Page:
The Role of Secondary Schools in Averting Xenophobia in South Africa
South Africa has been plagued by attacks on foreign nationals and their property since it gained independence from the apartheid regime in 1994. The attacks reached alarming levels in May 2008 when there was an outbreak of such attacks in the township of Alexandra in Johannesburg that later spread across the country and the attacks are referred to as xenophobic attacks. More incidents continue to take place after the 2008 mayhem and one thing that appears to be very conspicuous is the little or no attention that the attacks are given by authorities. Xenophobic acts just happen and very little has ever been reported in terms of bringing to book the perpetrators painting a picture that such attacks are now considered to be just a ‘normal’ daily occurrence. This study sought to determine the causes of xenophobia in South Africa with a view of establishing ways of averting xenophobia within the school context at secondary school level. The mixed method approach of combining quantitative and qualitative research approaches was used to collect data when the former method was utilised through the quantitative non-experimental survey method and the latter through interviews to collect data. The findings imply that xenophobia is a complex phenomenon that clearly has something to do with the resentment of people of foreign origins. The causes of such resentment are not explicit as a number of competing theories have emerged in terms of what really triggers xenophobia. Accusations that foreigners steal jobs from locals, foreign men ‘steal’ local women, take all the food and money to their home countries, suffocate locals’ spaces, are responsible for the high rate of crime, bring diseases into South Africa, being corrupt and the jealousy of locals are some of the issues that surfaced as causes of xenophobia. Xenophobia is an endemic feature amid some South Africans and efforts to counter it are greatly required.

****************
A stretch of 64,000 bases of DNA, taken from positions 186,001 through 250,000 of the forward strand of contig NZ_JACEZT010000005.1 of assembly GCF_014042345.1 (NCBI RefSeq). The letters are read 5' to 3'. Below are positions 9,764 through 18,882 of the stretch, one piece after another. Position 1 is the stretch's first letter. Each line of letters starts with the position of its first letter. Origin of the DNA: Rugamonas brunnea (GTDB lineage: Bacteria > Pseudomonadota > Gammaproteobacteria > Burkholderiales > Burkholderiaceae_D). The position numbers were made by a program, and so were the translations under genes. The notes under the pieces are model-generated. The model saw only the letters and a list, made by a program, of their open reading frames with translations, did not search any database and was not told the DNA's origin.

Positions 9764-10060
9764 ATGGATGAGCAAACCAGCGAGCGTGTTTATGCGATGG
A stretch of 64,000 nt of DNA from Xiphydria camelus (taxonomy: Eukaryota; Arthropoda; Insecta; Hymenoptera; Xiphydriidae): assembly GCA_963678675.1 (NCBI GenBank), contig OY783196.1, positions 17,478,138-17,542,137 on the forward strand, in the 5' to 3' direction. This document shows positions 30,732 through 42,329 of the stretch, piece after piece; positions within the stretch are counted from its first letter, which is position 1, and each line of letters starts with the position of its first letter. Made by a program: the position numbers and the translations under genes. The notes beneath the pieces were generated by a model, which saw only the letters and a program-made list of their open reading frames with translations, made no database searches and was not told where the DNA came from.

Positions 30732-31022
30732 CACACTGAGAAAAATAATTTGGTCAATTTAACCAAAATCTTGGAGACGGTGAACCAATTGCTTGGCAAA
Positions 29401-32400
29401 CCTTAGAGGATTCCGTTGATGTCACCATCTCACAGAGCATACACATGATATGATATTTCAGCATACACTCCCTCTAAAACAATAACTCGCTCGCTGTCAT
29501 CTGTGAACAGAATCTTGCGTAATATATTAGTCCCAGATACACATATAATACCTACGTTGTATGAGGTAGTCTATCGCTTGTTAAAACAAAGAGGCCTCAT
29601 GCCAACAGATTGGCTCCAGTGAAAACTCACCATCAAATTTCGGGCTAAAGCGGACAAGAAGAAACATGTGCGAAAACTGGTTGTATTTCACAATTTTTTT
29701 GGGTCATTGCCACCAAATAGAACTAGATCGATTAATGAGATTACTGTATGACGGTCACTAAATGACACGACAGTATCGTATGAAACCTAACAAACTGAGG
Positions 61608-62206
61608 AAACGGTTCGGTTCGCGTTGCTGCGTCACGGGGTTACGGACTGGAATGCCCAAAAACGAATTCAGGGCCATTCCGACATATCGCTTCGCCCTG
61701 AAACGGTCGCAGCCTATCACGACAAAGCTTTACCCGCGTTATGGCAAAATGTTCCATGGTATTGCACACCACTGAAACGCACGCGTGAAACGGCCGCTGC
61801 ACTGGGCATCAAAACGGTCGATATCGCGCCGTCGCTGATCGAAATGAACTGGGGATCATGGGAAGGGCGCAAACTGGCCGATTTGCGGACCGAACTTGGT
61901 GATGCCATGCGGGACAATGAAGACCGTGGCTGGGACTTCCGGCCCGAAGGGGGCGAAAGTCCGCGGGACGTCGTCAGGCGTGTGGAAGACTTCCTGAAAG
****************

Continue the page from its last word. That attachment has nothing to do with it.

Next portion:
This work is licensed under Creative Commons Attribution 3.0 License.
Mediterranean Journal of Social Sciences ISSN 2039-9340(Print) ISSN 2039-2117(Online)
Copyright © MCSER-Mediterranean Center of Social and Educational Research
To make sure that you can receive messages from us, please add the 'mcser.org' domain to your e-mail 'safe list'. If you do not receive e-mail in your 'inbox', check your 'bulk mail' or 'junk mail' folders..